Sutton PD Accused of Misusing Funds


Sutton Police Department is facing scrutiny after an auditor claims some funding has been misused.

Eighteen pages of accusations toward the SPD remain under investigation. A recent audit investigating payments from October 2009 to August 2012 shows alleged misuse of funding.

"It doesn't surprise me. We do see this kind of thing more often then we'd like to see it, " said Mike Foley, state auditor for Nebraska.

It is funding that belongs to you, and Foley says stealing from your town is wrong.

"There should be no personal use of city funds. City funds are there because they came out the pocket of taxpayers, and should only be used for city government purposes... not for personal use," said Foley.

The audit shows over $1,000 spent by the department on personal guns and accessories. Purchases are listed under the name Tracey Landenberger, who serves as the police chief for Sutton.

"Granted its going to pop up in my name because I'm the chief, and because I'm in charge; that's understandable," said Landenberger.

Close to $900 was spent on food purchases in which Landenberger claims it was appropriate to buy for various trainings. The costs for food and gun supplies, although, will not be changing.

"Purchase of food products and ammo [is] going to continue to happen. We bought the ammo through the city, which was [approved], and any purchase we buy is approved by the city. Everything was OK'd in this department," said Landenberger.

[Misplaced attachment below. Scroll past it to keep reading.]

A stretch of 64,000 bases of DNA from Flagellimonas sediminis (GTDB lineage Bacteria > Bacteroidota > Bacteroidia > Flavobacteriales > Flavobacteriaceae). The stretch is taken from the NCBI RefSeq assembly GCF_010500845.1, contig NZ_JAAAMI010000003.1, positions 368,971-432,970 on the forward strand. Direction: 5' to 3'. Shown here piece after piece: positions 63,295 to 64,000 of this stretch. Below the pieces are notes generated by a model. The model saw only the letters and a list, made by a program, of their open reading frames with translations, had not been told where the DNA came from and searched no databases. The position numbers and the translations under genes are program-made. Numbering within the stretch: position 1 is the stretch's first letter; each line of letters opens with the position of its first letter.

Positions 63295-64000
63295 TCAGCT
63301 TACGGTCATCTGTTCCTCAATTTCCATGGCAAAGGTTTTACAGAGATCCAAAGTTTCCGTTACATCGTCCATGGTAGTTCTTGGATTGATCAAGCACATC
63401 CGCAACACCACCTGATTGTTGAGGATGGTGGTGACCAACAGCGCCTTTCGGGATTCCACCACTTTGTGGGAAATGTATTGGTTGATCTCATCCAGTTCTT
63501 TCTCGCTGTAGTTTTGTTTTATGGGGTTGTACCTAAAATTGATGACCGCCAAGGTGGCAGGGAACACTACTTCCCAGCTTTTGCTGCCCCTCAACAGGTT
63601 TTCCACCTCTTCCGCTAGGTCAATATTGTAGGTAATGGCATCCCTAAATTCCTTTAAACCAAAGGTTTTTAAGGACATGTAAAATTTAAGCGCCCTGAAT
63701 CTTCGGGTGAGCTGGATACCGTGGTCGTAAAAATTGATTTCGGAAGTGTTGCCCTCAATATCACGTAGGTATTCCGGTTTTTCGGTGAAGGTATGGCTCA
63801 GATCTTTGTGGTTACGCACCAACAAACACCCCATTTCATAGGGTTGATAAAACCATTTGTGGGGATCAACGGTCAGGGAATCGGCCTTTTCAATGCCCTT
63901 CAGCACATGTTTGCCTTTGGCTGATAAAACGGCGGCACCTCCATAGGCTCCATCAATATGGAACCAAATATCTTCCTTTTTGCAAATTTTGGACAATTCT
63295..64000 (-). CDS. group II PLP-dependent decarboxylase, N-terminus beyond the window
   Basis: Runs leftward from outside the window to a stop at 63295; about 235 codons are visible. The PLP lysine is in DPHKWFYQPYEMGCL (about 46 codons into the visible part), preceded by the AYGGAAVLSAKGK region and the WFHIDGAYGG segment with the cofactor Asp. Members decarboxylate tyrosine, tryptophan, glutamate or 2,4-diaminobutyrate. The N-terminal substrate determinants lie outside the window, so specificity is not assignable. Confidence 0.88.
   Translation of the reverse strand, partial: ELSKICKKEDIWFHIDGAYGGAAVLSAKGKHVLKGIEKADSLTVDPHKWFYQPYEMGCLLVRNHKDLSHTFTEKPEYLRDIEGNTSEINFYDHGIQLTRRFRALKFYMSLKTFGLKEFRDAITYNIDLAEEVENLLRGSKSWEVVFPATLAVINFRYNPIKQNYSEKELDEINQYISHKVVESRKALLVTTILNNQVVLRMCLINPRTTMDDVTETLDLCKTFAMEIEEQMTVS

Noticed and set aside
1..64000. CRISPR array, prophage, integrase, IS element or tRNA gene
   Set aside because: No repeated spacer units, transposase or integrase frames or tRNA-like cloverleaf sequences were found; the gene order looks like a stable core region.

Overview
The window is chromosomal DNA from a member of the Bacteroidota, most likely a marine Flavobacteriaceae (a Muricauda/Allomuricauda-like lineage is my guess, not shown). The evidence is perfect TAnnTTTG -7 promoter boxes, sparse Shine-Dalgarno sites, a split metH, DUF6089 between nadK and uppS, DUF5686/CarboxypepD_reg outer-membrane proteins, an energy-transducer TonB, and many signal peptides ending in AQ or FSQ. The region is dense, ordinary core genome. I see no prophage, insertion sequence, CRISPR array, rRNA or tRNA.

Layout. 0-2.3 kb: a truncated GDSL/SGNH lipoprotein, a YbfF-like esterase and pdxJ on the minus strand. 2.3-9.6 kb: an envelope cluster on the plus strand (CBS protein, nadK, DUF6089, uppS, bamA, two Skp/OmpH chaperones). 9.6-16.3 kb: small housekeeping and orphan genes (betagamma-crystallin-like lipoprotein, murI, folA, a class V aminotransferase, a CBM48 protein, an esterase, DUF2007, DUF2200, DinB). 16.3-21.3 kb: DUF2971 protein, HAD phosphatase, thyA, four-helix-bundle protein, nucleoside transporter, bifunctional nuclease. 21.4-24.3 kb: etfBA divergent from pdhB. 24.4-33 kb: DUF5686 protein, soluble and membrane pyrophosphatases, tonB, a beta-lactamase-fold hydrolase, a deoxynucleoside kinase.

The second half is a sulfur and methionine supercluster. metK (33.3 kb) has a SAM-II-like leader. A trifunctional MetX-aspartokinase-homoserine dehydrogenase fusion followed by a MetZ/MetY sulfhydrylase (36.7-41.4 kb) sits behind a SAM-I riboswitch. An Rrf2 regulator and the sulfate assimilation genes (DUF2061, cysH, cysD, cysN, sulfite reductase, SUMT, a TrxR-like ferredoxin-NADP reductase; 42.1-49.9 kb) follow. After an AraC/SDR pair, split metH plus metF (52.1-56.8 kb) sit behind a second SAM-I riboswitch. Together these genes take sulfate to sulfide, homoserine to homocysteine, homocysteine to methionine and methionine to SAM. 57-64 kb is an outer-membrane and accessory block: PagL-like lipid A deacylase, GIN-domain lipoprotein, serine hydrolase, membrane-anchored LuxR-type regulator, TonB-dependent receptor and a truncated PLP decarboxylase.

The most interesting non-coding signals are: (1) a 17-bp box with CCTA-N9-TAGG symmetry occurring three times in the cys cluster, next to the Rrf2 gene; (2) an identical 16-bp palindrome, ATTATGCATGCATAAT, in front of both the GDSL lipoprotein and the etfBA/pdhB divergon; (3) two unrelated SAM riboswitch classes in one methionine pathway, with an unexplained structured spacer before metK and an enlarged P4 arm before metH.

Gas purchases and company cell phone abuse was also found during the audit. Some of that ends up being detrimental to the taxpayers in Sutton.

"We've identified quite a number of expenditures, and it paints a very damaging picture of what happened in Sutton," said Foley.

Landenberger says he was never aware of the misuse he was doing.

"We weren't aware that you couldn't do it, and neither was the city. If we go back [to previous years], you would see the same issues back then," said Landenberger.

The audit stems after a "disgruntled" employee resigned from SPD. State officials also take a blame saying all of this is coming up now because it was hard to keep up with the department's records.

"We've done our best to try and separate it, but this co-mingling makes it very difficult to unravel once its occurred because the record keeping is inadequate," said Foley.

"None of this came up until after the former employee resigned from this department," said Landenberger.

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